We’ve all been in the situation where we’ve committed ourselves to focus on a task-be that work, art, meditation, working-out, whatever. We begin to focus on the task and our mind immediately distracts us, reminding us about some unresolved conflict, some mistake made in the past, or some unfinished business that needs to be taken care of.
When we try to push away these interruptions, they only persist. There is no ‘off’ switch in our mind. Our mind is like a cup that can only hold one thought at a time. For example, when we resist “Did I lock the door this morning?” our mind responds by giving us a nice, big, full glass of “What about that lock?”. The mind gets stuck because we are pushing these thoughts away.
The key is gratitude: when distractions break our focus, practice gently acknowledging them, thanking them for reminding you and calmly returning to your intended focus. I am in charge, not my mind.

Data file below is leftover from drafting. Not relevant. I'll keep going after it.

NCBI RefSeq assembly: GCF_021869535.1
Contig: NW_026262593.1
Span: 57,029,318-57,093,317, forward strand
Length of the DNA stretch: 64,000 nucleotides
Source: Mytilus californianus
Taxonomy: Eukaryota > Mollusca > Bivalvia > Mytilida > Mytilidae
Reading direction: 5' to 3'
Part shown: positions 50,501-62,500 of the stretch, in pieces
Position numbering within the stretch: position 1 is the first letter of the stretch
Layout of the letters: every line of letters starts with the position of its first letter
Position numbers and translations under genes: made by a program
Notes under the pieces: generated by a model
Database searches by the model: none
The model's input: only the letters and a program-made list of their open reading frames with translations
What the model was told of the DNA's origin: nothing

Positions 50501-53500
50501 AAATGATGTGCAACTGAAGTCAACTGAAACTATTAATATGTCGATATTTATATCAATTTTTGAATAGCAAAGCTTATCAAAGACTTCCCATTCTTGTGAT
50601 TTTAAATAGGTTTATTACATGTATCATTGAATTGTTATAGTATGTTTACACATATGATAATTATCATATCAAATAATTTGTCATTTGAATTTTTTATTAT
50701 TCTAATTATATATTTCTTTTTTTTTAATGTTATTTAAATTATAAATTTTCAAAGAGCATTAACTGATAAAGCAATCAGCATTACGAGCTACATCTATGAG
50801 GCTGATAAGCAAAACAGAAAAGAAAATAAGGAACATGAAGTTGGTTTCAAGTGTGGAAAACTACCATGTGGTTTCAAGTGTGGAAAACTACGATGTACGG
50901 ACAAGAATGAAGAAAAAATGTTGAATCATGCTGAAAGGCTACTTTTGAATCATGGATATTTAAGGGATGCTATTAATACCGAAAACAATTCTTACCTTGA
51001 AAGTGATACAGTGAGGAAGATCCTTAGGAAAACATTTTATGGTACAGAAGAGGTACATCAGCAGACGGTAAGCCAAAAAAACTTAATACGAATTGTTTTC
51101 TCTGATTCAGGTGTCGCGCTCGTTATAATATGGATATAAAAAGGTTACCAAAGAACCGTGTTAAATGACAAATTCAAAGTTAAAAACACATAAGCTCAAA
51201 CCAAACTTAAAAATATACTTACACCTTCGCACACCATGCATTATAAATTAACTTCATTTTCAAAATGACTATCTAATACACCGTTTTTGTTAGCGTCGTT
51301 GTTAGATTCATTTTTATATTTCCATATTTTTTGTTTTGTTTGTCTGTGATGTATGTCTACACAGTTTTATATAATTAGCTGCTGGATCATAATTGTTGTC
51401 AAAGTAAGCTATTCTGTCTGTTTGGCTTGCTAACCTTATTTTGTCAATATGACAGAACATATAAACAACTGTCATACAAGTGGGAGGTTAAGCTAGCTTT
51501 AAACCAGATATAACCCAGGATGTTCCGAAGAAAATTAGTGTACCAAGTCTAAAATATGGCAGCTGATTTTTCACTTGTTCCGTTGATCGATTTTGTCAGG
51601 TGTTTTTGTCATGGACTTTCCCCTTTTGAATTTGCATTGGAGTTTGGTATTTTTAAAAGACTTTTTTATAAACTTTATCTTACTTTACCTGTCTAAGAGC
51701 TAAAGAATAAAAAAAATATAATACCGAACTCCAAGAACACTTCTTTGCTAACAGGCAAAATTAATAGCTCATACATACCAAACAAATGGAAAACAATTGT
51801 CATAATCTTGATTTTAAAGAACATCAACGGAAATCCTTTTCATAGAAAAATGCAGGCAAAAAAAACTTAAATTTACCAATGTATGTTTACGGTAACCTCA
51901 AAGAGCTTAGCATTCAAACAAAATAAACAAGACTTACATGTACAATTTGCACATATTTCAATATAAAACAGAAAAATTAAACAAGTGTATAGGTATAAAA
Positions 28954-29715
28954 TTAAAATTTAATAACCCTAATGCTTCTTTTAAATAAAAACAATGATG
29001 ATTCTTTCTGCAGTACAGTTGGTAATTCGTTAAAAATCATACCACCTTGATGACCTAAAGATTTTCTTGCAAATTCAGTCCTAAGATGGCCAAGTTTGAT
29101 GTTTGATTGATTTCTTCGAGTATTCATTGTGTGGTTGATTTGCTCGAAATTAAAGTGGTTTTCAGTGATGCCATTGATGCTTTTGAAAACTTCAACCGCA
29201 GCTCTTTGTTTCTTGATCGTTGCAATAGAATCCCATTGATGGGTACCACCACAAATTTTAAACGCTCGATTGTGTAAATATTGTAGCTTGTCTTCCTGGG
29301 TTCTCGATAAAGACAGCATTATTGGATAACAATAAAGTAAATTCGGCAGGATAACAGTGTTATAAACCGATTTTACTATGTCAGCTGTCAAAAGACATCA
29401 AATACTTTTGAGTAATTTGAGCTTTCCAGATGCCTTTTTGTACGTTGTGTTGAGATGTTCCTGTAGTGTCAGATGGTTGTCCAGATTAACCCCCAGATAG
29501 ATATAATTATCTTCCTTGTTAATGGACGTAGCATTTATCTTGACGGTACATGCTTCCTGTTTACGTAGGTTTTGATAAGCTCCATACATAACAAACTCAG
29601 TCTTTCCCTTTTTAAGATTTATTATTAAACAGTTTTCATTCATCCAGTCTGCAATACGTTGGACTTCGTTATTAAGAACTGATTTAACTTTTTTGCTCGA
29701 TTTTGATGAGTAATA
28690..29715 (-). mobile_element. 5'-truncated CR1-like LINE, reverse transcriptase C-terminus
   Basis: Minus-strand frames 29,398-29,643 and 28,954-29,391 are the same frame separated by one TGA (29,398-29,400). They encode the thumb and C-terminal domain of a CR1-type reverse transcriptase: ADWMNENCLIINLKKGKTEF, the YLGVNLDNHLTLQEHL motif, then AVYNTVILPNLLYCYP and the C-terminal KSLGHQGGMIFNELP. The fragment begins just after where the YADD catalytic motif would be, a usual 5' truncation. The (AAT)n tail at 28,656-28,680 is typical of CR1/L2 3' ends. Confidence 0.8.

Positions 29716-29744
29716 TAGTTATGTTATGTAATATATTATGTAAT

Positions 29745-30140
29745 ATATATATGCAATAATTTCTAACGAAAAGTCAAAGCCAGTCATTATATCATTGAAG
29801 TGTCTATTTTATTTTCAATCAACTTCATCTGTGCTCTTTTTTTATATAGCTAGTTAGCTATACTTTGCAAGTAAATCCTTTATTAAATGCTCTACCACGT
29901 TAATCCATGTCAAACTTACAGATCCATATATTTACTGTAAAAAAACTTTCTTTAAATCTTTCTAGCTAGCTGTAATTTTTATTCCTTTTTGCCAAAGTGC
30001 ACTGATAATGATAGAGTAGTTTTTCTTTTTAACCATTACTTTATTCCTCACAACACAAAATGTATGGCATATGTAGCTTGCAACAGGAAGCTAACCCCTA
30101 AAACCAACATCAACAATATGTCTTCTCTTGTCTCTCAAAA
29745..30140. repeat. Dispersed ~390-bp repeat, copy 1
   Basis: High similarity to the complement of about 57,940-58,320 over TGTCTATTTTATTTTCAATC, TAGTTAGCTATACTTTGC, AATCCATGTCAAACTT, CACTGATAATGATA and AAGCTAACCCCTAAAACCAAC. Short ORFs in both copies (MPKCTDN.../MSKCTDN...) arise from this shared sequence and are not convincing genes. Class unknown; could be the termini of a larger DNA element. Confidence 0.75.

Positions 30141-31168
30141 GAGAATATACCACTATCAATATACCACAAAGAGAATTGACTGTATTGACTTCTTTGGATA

It’s simple but challenging to practice single-minded tasks with gratitude for the mind’s interruptions. All we have is this present moment: the past is done & the future will take care of itself. Only right now do we have the power to chose our intention and create the experiences we desire.
Pro-tip: Keep a stack of post-it notes nearby when you practice single-mindedness and follow up on these concerns after you’ve completed your activity. GTD teaches that giving your mind a consistent place to leave its concerns is the best way to free your attention for your current focus.